In Brief

Irish abortion referendum opens: which way will Ireland vote and when will the result be announced?

Tight result expected as pro-choice campaigners look to have the edge

Voting has begun in Ireland, where citizens are being asked to decide whether to liberalise the country’s abortion laws, presently among the most restrictive in the world.

The referendum concerns the Eighth Amendment of the Irish Constitution, which effectively bans abortion in all but the most extreme cases. A vote to repeal the amendment would allow the government to introduce new, less restrictive, legislation on terminations.

Polls opened at 7am local time this morning and will close at 10pm this evening. More than 3.2 million people are registered to vote, and more than 100,000 new voters registered in the run-up to the poll, the BBC reports.

What is the current situation?

“Abortion is currently illegal in Ireland except in situations where a pregnancy poses a threat to the life of the mother,” says The Irish Times. This includes situations where a mother is feeling suicidal. Last year only 25 legal abortions were performed in the country.

“Ireland’s regime has led to a situation where most women seeking an abortion choose to avail of the procedure in another jurisdiction, usually the UK, or order abortion pills which are proscribed under Irish law,” says the newspaper.

The subject of abortion is a particularly emotive one in Ireland, where almost 80% of residents identified themselves as Catholic in the 2016 Census.

But there have been “significant social and demographic changes” in Irish society over the past 35 years, The Guardian reports.

The influence of the Church has waned, particularly among younger people, following “sexual abuse scandals and cover-ups in the 1990s”, the newspaper says.

What is Ireland voting on?

Voters are having their say on whether or not to revoke the Eighth Amendment, Article 40.3.3 of the Constitution - which gives equal right to life to the mother and the unborn - and “replace it with wording that would allow politicians to set the country’s abortion laws in the future”, says the BBC.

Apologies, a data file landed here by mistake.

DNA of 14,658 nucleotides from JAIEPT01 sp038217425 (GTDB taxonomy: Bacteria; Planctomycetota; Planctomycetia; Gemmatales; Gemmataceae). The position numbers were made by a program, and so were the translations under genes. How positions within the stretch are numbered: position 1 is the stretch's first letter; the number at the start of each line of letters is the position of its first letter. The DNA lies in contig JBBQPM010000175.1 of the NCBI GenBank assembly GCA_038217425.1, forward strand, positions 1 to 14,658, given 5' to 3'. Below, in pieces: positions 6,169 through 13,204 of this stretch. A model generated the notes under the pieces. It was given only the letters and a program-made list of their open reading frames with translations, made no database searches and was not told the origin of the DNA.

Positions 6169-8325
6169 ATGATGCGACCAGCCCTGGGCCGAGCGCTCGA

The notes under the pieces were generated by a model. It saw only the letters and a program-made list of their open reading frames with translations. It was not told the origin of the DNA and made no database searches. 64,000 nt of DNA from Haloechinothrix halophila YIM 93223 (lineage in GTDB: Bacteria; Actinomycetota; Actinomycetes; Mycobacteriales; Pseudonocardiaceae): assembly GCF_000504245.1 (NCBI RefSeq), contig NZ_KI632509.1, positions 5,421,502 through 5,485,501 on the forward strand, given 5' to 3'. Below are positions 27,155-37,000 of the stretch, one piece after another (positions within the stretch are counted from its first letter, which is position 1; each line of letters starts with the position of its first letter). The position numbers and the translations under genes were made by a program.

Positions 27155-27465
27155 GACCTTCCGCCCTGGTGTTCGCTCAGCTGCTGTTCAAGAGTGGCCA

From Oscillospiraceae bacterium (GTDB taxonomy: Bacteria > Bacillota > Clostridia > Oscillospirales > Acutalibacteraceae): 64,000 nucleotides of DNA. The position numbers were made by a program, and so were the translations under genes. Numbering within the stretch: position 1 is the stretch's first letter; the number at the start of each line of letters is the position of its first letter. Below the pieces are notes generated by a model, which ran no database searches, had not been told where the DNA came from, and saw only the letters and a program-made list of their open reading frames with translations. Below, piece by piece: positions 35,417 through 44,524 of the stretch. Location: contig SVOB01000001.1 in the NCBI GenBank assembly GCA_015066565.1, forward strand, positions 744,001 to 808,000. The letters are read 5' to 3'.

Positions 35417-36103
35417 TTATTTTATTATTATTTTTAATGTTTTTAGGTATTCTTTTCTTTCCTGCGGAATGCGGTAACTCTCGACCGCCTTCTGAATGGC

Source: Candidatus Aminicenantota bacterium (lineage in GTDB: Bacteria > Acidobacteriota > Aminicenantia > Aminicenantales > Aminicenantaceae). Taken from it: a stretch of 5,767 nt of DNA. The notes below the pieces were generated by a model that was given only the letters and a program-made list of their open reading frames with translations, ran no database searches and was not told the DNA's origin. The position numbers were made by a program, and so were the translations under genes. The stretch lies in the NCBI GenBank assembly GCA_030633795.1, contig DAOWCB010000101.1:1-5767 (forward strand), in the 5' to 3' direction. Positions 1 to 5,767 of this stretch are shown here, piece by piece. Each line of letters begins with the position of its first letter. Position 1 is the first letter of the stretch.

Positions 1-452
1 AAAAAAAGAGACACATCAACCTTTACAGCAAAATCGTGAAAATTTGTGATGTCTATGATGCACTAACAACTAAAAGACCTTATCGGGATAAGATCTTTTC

The exact wording will be: “Provision may be made by law for the regulation of termination of pregnancies.”

The Irish government has outlined how it intends to legislate if the amendment is removed: terminations up to 12 weeks of pregnancy would be permitted, whatever the reason, but ministers want to impose a waiting period between the initial assessment and the termination itself. Medical personnel would also be allowed to “conscientiously object” to carrying out terminations.

What do the polls say?

The Financial Times writes that the vote is expected to be tight, although the Irish government was “cautiously confident it had gained momentum as polling day approached”.

“The nation is probably just holding its breath at this stage and we hope to have a collective sigh of relief on Saturday but we cannot take anything for granted,” said Josepha Madigan, culture minister in Leo Varadkar’s government and leader of the ruling Fine Gael party’s referendum campaign.

The latest opinion polls indicate that a majority of voters will opt to repeal the Eighth Amendment, The Guardian says, “although undecided voters – estimated at between 14% and 20% of the total – could hold sway”.

The site adds that further polls published this week showed small increases in the number of people opting to repeal, with one putting it at 56% and another at 52%.

Private polling for Fianna Fail, whose parliamentary representatives are divided on the referendum, is believed to predict a similar outcome.

When will the result be announced?

It is expected that results will start trickling in later on tonight, with a full announcement of the final decision in the early hours of tomorrow morning.

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